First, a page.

Let me add one passage that exhibits a luminous description of this Holiness, namely, Habakkuk 1:13, where it is not only said that God is not able to look upon evil/trouble, but even more, טְה֤וֹר עֵינַ֙יִם֙ מֵרְא֣וֹת רָ֔ע, He is of purer eyes than to behold evil; that is, He is not able to regard the evil of sin with pleasure, and, lest He be compelled to look upon it permanently, He is at length going to punish it; He is at least not going to admit the sinner unto the beatific vision of Himself, in which the punishment of the damned principally consists. Indeed, a Judge does not view crimes being perpetrated except with indignation, which compels him to inquire into punishments for the guilty. It will by no means be without advantange to add the most learned Comment of the Most Illustrious MARCKIUS: This is understood θεοπρεπῶς, in a manner suitable to God, and so it is neither ignorance of evil, which is overthrown by His omniscience, providence, and strict punishment, etc., nor the prevention of evil, which is abundantly refuted by the event; but God’s aversion to evil, taking away both His delight and the acceptable sight of the evil, and His certain punishment of it in the end, by which He would not always regard evil. Which sort of unstained Holiness is certainly applicable to God, and is properly indicated by the very cleanness of the eyes, since holy men do not look upon sins with delight and without repression. What, therefore, the Holiness of God requires, and without which it is not able to continue unsullied, that is necessarily done: But the Holiness of God requires Vindicatory Justice to inflict punishments on a sinner, without which He would be made like unto the sinner, and thus Natural Holiness would not remain in Him: Therefore, Vindicatory Righteousness necessarily requires punishments for the sinner. Neither is there place here for the Exception that someone asserts, as if the Holiness of God were not injured by the remission of sins without Satisfaction to the repenting sinner, and by admission of that one to communion with God: inasmuch as a man of this sort by repentance, which God bestowed him, would now be corrected, with the dissimilitude between him and God removed by that repentance, which dissimilitude had been contracted by sin. To which the Most Illustrious WITSIUS elegantly furnishes a response, De Œconomia Fœderum, book I, chapter V, § 26, that is, The Holiness of God does not necessarily keep the sinner from that greatest effect of love, whereby he might be sanctified. And it is not to be said that, although it be incompatible with God to be brought to the sinner by a love of complacency without Sanctification, yet He is able to embrace him with a love of benevolence; and that by this He thus transforms the sinner, so that then he might be made an object worthy of the love of complacency. Since it is thus supposed in vain that God by a love of benevolence is able to pursue the sinner in such a remarkable manner without regard to the Satisfaction furnished or to be furnished by the death of Christ, since to this as the meritorious cause the Sacred Codex traces Regeneration itself, Sanctification, and Faith: compare Titus 3:4-6; 1 Corinthians 6:11; 1 Peter 1:3; 2 Peter 1:1.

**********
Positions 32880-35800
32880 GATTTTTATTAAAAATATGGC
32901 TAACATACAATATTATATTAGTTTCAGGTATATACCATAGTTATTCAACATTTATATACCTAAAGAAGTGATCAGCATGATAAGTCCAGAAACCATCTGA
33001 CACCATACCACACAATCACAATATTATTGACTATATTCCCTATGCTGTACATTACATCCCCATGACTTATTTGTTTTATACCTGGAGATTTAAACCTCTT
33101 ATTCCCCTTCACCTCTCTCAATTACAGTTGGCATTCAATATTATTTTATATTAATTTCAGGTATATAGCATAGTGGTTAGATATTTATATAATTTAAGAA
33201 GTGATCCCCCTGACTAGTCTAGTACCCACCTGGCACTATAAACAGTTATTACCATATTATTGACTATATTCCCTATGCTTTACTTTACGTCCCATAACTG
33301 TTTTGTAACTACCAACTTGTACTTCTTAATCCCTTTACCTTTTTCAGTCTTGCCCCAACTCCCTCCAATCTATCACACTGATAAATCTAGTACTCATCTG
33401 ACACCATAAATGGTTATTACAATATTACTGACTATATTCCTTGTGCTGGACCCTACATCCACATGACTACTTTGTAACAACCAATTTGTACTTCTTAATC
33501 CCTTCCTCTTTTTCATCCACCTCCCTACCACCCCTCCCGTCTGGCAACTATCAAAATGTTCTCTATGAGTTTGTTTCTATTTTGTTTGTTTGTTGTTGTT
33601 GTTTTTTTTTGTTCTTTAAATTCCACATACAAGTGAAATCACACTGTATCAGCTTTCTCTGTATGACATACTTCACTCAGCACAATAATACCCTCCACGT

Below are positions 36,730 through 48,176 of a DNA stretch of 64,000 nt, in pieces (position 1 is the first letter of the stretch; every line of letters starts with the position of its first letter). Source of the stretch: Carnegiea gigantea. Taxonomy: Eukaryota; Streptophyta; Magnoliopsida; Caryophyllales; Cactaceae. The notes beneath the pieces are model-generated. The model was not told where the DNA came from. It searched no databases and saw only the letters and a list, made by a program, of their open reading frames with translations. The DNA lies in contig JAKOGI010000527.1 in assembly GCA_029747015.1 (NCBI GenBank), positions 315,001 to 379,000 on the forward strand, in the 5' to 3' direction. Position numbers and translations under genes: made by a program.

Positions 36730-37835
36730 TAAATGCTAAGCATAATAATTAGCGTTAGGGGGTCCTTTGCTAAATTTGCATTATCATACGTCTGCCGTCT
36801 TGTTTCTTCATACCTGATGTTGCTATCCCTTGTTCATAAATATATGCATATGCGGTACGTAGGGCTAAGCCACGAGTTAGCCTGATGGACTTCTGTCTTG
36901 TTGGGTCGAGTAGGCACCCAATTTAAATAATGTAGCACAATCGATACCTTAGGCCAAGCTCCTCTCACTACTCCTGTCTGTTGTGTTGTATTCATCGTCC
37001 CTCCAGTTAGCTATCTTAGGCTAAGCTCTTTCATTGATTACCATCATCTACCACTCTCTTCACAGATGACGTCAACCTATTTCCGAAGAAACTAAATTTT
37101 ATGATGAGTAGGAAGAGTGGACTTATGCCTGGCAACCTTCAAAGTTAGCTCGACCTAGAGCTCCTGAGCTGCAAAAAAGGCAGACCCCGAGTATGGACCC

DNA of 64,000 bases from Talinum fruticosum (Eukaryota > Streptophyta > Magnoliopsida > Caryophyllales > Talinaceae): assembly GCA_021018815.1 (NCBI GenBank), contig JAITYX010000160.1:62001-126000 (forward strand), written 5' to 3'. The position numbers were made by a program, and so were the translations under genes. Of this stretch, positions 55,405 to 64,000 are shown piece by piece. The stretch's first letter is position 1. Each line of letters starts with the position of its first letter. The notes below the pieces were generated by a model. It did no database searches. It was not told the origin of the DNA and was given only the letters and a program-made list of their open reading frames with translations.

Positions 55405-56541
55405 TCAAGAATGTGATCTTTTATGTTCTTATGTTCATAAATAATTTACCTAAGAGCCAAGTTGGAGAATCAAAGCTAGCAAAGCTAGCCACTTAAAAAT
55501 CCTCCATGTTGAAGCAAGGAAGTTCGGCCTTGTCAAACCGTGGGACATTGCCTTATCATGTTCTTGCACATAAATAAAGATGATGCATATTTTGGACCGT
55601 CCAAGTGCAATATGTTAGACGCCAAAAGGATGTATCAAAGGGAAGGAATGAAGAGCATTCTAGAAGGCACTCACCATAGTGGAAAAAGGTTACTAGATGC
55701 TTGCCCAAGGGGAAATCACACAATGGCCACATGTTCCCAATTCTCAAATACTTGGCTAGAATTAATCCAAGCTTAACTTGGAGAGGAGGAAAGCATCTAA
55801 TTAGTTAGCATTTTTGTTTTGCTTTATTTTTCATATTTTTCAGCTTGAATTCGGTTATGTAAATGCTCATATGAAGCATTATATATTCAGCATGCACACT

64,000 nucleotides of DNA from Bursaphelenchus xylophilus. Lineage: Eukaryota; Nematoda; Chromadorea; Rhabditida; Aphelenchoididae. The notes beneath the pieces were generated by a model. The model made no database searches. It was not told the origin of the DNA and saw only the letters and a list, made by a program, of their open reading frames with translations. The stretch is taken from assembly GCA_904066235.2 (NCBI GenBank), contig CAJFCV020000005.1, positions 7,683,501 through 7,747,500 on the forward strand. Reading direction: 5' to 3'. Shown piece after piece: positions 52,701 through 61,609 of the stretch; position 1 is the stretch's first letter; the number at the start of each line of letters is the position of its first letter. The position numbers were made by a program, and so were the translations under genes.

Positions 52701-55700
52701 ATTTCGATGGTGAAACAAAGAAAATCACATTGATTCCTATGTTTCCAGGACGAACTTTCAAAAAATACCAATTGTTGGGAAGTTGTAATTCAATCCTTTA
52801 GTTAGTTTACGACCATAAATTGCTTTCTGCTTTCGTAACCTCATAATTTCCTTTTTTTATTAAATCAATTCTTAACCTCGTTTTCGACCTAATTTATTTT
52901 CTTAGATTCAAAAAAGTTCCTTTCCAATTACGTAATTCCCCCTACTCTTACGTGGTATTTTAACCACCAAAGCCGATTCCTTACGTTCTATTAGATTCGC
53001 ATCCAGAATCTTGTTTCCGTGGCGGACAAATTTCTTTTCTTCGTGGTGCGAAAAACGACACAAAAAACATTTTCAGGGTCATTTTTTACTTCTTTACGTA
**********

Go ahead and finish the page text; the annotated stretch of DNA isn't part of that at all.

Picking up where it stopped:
Johannes a Marck